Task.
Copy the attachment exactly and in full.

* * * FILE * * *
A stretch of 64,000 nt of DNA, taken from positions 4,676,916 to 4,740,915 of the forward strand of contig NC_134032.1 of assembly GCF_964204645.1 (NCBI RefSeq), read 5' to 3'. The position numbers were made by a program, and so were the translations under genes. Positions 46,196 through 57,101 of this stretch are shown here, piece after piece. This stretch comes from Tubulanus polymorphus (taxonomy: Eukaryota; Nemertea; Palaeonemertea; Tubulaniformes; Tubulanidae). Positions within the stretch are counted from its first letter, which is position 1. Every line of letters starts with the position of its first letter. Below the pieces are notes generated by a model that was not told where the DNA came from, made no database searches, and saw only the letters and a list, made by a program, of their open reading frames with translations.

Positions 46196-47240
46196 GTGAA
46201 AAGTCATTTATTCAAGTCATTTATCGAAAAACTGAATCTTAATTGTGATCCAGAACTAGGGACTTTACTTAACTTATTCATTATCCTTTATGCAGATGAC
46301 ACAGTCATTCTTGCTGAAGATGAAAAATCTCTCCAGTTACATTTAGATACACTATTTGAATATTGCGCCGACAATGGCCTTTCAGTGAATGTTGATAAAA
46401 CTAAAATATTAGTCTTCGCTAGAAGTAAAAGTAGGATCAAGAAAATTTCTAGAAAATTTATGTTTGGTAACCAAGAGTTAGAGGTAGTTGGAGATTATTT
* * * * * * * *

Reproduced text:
A stretch of 64,000 nt of DNA, taken from positions 4,676,916 to 4,740,915 of the forward strand of contig NC_134032.1 of assembly GCF_964204645.1 (NCBI RefSeq), read 5' to 3'. The position numbers were made by a program, and so were the translations under genes. Positions 46,196 through 57,101 of this stretch are shown here, piece after piece. This stretch comes from Tubulanus polymorphus (taxonomy: Eukaryota; Nemertea; Palaeonemertea; Tubulaniformes; Tubulanidae). Positions within the stretch are counted from its first letter, which is position 1. Every line of letters starts with the position of its first letter. Below the pieces are notes generated by a model that was not told where the DNA came from, made no database searches, and saw only the letters and a list, made by a program, of their open reading frames with translations.

Positions 46196-47240
46196 GTGAA
46201 AAGTCATTTATTCAAGTCATTTATCGAAAAACTGAATCTTAATTGTGATCCAGAACTAGGGACTTTACTTAACTTATTCATTATCCTTTATGCAGATGAC
46301 ACAGTCATTCTTGCTGAAGATGAAAAATCTCTCCAGTTACATTTAGATACACTATTTGAATATTGCGCCGACAATGGCCTTTCAGTGAATGTTGATAAAA
46401 CTAAAATATTAGTCTTCGCTAGAAGTAAAAGTAGGATCAAGAAAATTTCTAGAAAATTTATGTTTGGTAACCAAGAGTTAGAGGTAGTTGGAGATTATTT